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Another Take: Isolation vs Conformity in 'The Miseducation of Cameron Post'
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Movie Reviews

Another Take: Isolation vs Conformity in ‘The Miseducation of Cameron Post’

Desiree Akvan’s style conveys the isolation of coming to terms with one’s self.

Welcome to God’s Promise, a Christian conversion camp, where campers are known as disciples and self-hatred is not only encouraged, but absolutely required. Set in 1993, The Miseducation of Cameron Post, is a story about sixteen-year old Cameron Post (Chloe Grace Moretz) who is sent away to a conversion camp after her boyfriend catches her having sex with another girl. In a camp full of outcasts searching for inclusion, Cameron manages to forge a friendship with Jane (Sasha Lane) and Adam (Forrest Goodluck), fellow camp disciples who are skeptical of the conversion therapy. Based on the 2012 novel by Emily M. Danforth, Desiree Akhavan writes and directs this adaption. Akvan’s unique style artfully conveys the isolation of coming to terms with one’s self while seeking companionship in an unfriendly society.

90’s music punctuates poignant moments in the Cameron’s development. Hoping to bring some comforts from home to the camp, her Breeders cassette is confiscated. The cassette later reappears when she gets the urge to shoplift it from a store, but is quickly shamed by her roommate Erin (Emily Skeggs),  an overachieving disciple who desperately wants to be “cured.” Erin works out constantly to a Blessercize video in the hopes of distracting herself from her desires. It is at this moment where Cameron realizes how alone she is at the camp that she gets closer to Jane and Adam. Four Non-Blondes play in the kitchen as they are preparing lunch, encouraged by Jane and Adam, Cameron’s quiet defensive wall comes down as she jumps on the counter and wails along to the lyrics “What’s Up?” The song encourages even the most devout disciples to join in the fun, shattering each character’s loneliness.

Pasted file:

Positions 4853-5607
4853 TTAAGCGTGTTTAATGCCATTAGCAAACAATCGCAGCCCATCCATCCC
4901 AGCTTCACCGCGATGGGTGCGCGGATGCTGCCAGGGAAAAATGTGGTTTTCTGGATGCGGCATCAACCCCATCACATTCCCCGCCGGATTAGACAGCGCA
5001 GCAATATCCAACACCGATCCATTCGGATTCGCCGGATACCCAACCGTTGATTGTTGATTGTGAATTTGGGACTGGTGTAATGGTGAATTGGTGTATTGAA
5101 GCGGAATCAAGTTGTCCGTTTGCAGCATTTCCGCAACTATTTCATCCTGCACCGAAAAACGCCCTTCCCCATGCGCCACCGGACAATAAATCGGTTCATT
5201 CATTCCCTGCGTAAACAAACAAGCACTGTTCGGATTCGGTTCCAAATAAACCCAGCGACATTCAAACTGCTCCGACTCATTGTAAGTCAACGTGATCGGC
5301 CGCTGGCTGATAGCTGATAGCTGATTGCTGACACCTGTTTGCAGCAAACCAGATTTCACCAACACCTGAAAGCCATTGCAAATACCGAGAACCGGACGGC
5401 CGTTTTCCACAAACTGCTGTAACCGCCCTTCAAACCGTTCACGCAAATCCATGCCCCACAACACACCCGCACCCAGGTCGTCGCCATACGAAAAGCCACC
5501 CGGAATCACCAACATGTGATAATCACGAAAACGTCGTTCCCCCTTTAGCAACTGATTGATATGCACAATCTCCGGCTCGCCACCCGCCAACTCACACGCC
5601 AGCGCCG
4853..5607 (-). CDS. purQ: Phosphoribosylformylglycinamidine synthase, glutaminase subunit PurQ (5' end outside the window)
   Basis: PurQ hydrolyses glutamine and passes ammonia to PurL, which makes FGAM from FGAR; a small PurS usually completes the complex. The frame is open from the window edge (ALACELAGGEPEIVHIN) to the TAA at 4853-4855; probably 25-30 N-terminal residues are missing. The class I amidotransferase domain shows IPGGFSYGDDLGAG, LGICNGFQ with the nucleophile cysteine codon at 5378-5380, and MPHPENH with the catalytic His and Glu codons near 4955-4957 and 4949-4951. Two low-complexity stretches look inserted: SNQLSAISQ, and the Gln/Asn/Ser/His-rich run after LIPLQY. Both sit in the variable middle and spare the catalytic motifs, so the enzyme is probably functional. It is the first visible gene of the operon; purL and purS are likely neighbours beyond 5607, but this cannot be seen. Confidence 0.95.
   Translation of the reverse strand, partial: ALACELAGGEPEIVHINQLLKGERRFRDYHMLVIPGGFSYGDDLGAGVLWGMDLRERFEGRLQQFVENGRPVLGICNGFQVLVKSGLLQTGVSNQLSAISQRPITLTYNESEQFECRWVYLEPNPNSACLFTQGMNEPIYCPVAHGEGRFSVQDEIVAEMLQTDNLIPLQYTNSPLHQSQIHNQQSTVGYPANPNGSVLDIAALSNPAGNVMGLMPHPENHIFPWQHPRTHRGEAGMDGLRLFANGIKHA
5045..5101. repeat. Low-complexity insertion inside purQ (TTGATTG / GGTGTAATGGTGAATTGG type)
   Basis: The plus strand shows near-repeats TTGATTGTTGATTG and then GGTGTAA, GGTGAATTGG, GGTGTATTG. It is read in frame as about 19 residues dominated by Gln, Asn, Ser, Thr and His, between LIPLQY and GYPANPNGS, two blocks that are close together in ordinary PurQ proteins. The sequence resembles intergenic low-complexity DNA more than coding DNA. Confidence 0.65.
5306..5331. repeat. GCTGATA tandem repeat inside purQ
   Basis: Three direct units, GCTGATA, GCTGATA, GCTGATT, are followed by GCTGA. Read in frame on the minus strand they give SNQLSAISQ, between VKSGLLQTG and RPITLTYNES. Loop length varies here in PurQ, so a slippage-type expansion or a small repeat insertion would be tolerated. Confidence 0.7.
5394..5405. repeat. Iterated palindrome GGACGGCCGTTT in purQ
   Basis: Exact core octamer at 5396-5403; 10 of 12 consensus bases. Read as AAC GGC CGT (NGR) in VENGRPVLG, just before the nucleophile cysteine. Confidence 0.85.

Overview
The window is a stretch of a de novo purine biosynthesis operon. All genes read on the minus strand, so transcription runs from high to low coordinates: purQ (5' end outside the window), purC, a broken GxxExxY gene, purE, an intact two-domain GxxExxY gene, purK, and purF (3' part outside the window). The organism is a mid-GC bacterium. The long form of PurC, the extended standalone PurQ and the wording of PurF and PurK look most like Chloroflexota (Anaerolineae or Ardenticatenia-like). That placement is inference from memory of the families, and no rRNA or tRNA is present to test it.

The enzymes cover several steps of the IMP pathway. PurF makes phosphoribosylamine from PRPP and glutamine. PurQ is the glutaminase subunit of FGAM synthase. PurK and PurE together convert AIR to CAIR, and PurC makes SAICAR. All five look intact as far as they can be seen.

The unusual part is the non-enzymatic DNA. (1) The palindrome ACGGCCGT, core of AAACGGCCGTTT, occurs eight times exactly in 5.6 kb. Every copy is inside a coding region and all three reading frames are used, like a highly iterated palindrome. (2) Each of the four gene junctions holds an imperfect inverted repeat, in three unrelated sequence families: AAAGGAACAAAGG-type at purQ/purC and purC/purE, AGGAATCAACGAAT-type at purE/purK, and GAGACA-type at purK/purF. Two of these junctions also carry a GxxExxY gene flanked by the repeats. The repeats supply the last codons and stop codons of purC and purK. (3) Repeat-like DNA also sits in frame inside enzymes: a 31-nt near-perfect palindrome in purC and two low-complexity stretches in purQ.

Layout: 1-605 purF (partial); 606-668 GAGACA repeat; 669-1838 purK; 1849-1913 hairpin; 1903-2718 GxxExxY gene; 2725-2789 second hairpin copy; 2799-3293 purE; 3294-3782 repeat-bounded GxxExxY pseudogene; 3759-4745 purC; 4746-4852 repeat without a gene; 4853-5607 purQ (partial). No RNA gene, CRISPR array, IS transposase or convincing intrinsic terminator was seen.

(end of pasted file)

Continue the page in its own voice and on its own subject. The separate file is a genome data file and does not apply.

Another Take: Isolation vs Conformity in 'The Miseducation of Cameron Post'

This is not the last time a character sings. Helen is a fellow camper, who like the others, has been indoctrinated to believe her sexuality comes from a place of hatred and sin. She comes to the realization she only loved her ex-girlfriend because she envied her singing voice. We see Helen (Melanie Erlich) perform a heartfelt version of Celine Dion’s “Where Does My Heart Beat Now”. The camera focuses on Cameron, Jane, and Adam as the lyrics “where do all the lonely hearts go” as they stand off to the side, giving their sadness a soundtrack.

The use of darkness is a recurring theme throughout the film. The disciples attend a concert with typical concert lighting. In the glow from the stage, various disciples are seen ardently rocking out as they are singing along to the Christian band Wild Yawp. Cameron, Jane, and Adam laugh to themselves in mockery of their fellow campers, but soon their expressions become wistful in the dim light, giving the sense that they too long to be part of a shared experience. In one of the most emotional scenes, Moretz gives a stellar emotional performance, Cameron retreats to the privacy of a cupboard under a counter to call home. It is in the shadows of the cupboard that Cameron learns she is not welcome at home, highlighting the sense of not belonging anywhere.  

Showing the desperation and futility of their situation, Akvan delivers a powerful film that holds up a mirror to the pain of not being understood or seen. Strong performances and artistic choices paint a picture of nonconformity and isolation as the characters struggle with falling in line or being true to themselves. The Miseducation of Cameron Post is a coming of age film that focuses on individual struggle and shows that freedom is more important than acceptance.

Another Take: Isolation vs Conformity in 'The Miseducation of Cameron Post'
The Miseducation of Cameron Post
Is it good?
The Miseducation of Cameron Post offers an empathetic vehicle for anyone who has ever felt like an outsider.
strong performances
fun use of 90's music
great use of lighting to highlight emotional scenes
some important characters lack development
7.5
Good
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